Ansible with Oracle Linux Virtualization Manager (OLVM)

Version 9

    Recently I started to work with Ansible, as part of the learning curve I wanted to automate Virtual Machine creation on my Oracle Linux OLVM lab cluster. As you may know, Oracle Linux Virtualization Manager is a server virtualization management platform for Oracle Linux KVM servers and based on open-source oVirt.

    For this lab configuration there are the following pre-requisites:

    • Have a running Oracle Linux OLVM manager server connected to one or more Oracle Linux KVM hosts
    • Have a Linux-user configured on your OLVM manager with sudo access.
    • Have a Template imported in your OLVM cluster with Cloud-init enabled (see later)
    • Replace passwords, hostnames, IP-addresses, example.com to your dns domain, etc, etc in below example files for your own network infrastructure

    Installation

    At the moment of writing the current release of OLVM is 4.3, and I want to use the Ansible ovirt module for oVirt 4.3 to write my playbooks.

    The installation is straight forward, just enable the correct repositories. For ansible you enable the Oracle Linux EPEL and for the Ansible ovirt module you need the SDK which is included in the ovirt 4.3 repository.

    $ sudo yum install oracle-epel-release-el7 
    $ sudo yum --showduplicates list ansible

    Install Ansible and test if it works with pinging the localhost.

    $ sudo yum install ansible 
    $ sudo yum info ansible
    $ ansible localhost -m ping

    Install the ovirt 4.3 SDK, make sure you disable the ovirt 4.2 repositories.

    $ sudo yum install oracle-ovirt-release-el7 
    $ sudo yum --showduplicates list python-ovirt-engine-sdk4
    $ sudo yum-config-manager --disable ovirt-4.2
    $ sudo yum-config-manager --disable ovirt-4.2-extra
    $ sudo yum install python-ovirt-engine-sdk4

    Ansible is an agentless system and it follows a push approach. There is no need to install an agent on a target host that you intend to manage with Ansible. The only requirement is SSH access at the target host (in my case the OLVM manager) and you need to setup SSH keys to allow access between Ansible host and target hosts.

    $ ssh-keygen 
    $ ssh-copy-id user@olvm.example.com

    It's easy to test the SSH configuration, just try to logon without a password:

    $ ssh user@olvm.example.com 

    OLVM Ansible example configuration files

    I wanted to work as much as possible with variables/parameters to be flexible in creation of new virtual machines. I created some example files and you need to adjust the variables in the example files for your server-and network infrastructure.

    Ansible hosts inventory setup

    Ansible works with a list of hosts or groups of hosts in order to know the nodes to manage. This is called inventory and the default inventory file is /etc/ansible/hosts or you can specify a different inventory file (I use hosts.ini).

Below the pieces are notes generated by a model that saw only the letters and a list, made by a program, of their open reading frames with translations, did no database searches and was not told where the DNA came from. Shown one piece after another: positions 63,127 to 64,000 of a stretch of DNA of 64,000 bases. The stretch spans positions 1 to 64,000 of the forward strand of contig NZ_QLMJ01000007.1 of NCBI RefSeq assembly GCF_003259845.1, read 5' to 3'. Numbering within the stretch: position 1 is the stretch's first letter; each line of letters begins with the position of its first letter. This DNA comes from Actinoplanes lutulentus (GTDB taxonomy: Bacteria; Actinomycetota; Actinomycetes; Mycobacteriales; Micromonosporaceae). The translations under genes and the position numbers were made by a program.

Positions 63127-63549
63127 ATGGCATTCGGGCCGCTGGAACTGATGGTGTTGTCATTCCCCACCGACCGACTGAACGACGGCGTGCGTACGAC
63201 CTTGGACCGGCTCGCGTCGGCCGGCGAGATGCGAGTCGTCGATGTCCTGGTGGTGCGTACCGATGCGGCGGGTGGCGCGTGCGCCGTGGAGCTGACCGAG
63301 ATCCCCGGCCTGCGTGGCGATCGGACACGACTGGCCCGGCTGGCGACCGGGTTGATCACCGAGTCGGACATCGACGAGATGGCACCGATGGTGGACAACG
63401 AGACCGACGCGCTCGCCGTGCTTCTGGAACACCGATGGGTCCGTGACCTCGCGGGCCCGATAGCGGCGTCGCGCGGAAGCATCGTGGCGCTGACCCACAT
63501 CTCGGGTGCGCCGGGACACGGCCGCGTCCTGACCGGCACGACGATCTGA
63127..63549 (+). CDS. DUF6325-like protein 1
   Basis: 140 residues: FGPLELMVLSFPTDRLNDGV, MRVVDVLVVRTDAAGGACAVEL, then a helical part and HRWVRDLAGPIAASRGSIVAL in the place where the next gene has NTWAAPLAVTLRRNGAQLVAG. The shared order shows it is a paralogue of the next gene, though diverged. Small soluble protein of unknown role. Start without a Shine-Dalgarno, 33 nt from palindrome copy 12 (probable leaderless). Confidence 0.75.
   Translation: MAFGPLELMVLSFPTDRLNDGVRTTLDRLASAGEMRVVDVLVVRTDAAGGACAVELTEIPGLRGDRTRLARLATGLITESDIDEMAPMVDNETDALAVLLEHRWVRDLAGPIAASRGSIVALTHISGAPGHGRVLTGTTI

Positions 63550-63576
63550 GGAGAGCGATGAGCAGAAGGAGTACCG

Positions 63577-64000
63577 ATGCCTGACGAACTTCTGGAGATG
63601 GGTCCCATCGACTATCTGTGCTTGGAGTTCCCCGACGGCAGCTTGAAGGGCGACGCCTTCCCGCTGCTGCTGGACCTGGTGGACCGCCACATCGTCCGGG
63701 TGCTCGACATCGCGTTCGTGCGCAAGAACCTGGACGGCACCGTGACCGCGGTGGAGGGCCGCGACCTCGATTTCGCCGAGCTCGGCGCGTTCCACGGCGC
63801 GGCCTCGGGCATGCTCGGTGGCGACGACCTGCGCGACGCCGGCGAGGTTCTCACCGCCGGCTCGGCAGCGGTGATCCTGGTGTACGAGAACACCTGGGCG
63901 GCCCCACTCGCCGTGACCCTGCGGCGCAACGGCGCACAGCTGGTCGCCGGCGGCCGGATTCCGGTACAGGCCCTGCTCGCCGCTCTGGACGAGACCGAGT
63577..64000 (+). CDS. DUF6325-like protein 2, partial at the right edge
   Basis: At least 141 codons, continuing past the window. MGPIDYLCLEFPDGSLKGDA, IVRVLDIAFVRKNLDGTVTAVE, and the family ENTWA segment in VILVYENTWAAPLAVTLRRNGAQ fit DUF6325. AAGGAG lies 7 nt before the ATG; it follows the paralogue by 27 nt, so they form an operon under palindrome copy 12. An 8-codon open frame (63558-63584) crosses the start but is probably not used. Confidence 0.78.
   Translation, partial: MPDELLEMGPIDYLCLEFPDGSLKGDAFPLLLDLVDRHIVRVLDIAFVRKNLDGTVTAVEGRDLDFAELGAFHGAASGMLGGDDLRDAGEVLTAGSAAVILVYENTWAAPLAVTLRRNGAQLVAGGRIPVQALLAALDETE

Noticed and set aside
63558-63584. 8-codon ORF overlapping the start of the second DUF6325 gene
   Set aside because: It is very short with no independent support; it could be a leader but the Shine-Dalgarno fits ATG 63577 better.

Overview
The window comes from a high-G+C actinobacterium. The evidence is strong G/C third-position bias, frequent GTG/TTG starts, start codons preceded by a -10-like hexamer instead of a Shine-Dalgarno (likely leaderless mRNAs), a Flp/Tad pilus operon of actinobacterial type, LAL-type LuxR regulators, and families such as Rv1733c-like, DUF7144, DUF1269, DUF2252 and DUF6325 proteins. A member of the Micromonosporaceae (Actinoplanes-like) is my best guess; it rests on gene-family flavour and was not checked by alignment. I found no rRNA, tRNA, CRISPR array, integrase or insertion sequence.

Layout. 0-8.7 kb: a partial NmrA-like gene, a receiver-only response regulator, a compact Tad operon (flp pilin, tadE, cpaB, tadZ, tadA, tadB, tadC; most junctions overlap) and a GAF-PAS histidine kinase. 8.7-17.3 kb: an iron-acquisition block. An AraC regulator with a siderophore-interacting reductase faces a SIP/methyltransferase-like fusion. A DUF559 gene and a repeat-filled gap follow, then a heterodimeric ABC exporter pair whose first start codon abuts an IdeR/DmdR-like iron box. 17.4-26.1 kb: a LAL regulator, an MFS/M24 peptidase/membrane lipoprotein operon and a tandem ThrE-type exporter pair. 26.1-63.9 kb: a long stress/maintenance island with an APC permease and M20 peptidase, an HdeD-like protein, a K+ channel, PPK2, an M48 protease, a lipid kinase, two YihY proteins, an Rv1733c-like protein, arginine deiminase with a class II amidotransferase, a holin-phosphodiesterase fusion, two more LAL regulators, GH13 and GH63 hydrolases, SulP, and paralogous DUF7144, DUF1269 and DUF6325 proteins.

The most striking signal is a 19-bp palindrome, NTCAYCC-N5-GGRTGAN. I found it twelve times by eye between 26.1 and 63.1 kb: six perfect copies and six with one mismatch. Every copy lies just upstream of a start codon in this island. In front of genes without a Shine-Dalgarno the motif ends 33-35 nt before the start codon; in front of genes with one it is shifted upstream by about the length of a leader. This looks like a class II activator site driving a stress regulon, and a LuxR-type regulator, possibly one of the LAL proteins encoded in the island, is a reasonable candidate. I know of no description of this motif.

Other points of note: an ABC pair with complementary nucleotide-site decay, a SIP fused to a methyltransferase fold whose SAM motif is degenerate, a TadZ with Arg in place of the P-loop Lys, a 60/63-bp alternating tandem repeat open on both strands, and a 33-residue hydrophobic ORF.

Besides adding my OLVM manager host to the inventory, I also wanted to add the virtual machines that I want to create with the Ansible playbook. Create an inventory file hosts.ini like the one below and you OLVM server, how to access the OLVM manager server (user authentication) and the VMs you want to create.

    $ vi hosts.ini 

    #
    # Define group with one host, which is the OLVM host (manager)
    #
    [olvm]
    olvm.example.com

    #
    # Define the variables for the OLVM host, admin password will be
    # defined in password.yml
    #
    [olvm:vars]
    olvm_fqdn=olvm.example.com
    olvm_user=admin@internal
    olvm_cafile=/etc/pki/ovirt-engine/ca.pem

    #
    # Define the VMs you want to create on the OLV cluster
    #
    [virtualmachines]
    vm01 ansible_host=vm01.example.com ansible_ssh_host=192.168.100.41
    vm02 ansible_host=vm02.example.com ansible_ssh_host=192.168.100.42
    vm03 ansible_host=vm03.example.com ansible_ssh_host=192.168.100.43

    #
    # Define variables used for VM creation, in this case only vm_ram is used
    # but can be extended with whatever you want.
    #
    # If vm_ram is undefined, the default is 1GiB
    #
    [virtualmachines:vars]
    vm_ram=512MiB

    Use ansible to test the connection with a ping or run an ad-hoc command on the OLVM target server:

    $ ansible olvm.example.com -u user -m ping

    $ ansible olvm.example.com -u user -a "cat /etc/hostname"

    VM and cloud-init setup

    There are more variables to define, such as the VM template I want to use and also the information for cloud-init to be used by first start-up of the new virtual machine.

    In my OLVM cluster I use a little Oracle Linux template that I have build with the Oracle Linux Image Tools. This is a cool project where you automatically build (SLIM) images to be provisioned in cloud infrastructures or OLVM servers.

    The variables for the template are configured in a so called group_vars file, Ansible automaticaly looks for variables on startup in a sub-directory group_vars of current working directory.

    $ mkdir group_vars
    $ vi group_vars/all

    # Variables applicable to all vms

    # OLVM VM create details
    #
    olvm_cluster: Default